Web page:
Written by Brian Cray on March 5th, 2009
Strategy, strategy, strategy
Be strategic when you decide to launch (or redesign) a Website. Don't just throw something together or you'll end up with what you started—nothing. Always start with a purpose—the most compelling reason for your Website to exist. It must be compelling or you'll die a silent and painful death on the Internet.
An effective Website has goals branching from its purpose that are—
Specific—Avoid vague like the plague. Be clear to the people involved in building your Website and the people using it so everyone is on the same page to create a solid brand presence.
Here are examples of specific goals:
- Blogs—Inform American college students aged 18-25 about the personal finances
- Insurance—Obtain leads for agents to personally contact
- E-Commerce—Sell green consumer products through contracted agents
With a specific purpose in mind you can put measurements in place.
Measureable—How will you gauge the success of your Website? You will spend your time and money to launch a Website and you'll need a way to show it was all worth it.
Here are examples of measureable goals:
- Blogs—Grow subscriber count by 20% monthly
- Insurance—Influence 25% of visitors to submit for a quote online
- E-Commerce—Attain a $5 return per visitor
Realistic—Have you ever heard someone say "I know it sounds to good to be true, but it's true and it will be BIG!" I have, and it never amounts to anything. If it's too good to be true, then it probably is. Don't expect your blog will be Mashable overnight or your e-commerce site an Amazon killer. You allowed to have a vision, but set attainable goals please. Don't set yourself up for failure, set yourself up for success.
Okay you've set goals to fulfill a purpose. How will you achieve those goals? Effective Websites are designed like a funnel—people come for many reasons and need guided to specific actions. Those actions should lead to or be a conversion process that fulfills your strategic goals.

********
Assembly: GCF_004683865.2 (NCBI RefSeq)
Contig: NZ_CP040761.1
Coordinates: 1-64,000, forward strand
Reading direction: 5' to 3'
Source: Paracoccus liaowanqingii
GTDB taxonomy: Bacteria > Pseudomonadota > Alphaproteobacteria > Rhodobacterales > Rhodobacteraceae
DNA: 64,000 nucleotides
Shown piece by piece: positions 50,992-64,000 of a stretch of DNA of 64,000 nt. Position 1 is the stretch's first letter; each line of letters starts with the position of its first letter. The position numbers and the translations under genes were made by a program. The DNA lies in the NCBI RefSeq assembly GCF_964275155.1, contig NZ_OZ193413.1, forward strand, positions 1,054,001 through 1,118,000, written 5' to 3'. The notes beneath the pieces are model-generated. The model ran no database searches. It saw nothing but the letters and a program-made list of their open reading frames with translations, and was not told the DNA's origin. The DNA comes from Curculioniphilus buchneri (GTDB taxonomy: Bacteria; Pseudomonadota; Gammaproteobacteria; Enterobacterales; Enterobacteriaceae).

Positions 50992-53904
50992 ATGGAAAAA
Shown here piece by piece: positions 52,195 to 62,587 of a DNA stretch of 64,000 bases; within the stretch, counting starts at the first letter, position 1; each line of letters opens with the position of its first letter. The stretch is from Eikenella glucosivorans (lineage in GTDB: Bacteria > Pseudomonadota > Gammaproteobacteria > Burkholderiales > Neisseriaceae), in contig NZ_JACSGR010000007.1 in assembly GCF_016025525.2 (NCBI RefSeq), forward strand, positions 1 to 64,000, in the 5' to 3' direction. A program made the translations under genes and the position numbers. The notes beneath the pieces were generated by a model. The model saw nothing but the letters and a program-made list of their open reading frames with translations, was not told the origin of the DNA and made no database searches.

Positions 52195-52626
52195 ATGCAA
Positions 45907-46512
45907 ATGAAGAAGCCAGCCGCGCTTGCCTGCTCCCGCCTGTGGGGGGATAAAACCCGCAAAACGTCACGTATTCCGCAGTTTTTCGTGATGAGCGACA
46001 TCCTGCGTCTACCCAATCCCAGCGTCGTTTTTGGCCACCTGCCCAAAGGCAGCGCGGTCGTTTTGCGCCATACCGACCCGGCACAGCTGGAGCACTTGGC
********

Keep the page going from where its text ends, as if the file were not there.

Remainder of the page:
Here are examples of how to fulfill strategic goals through conversion:
Blogs—Grow subscriber count by 20% monthly
- Add clearly visible subscribe links
- Encourage new visitors to subscribe
- Encourage subscriptions at the end of each article
- Create quality content that appeals specific industries
- Encourage readers to become fans at Technorati
- Write articles on a clear and regular schedule
Insurance—Influence 25% of visitors to submit for a quote online
- Add a link to a free quote at the end of every product page
- Advertise free quotes online in direct mail
- Add a link to a free quote as part of the top level menu that stands apart from standard navigation
E-Commerce—Attain a $5 return per visitor
- Add related products to each product details page
- Offer discounts on low-selling products
- Upsell higher quality products
- Feature highest selling products on homepage
Design as a call to action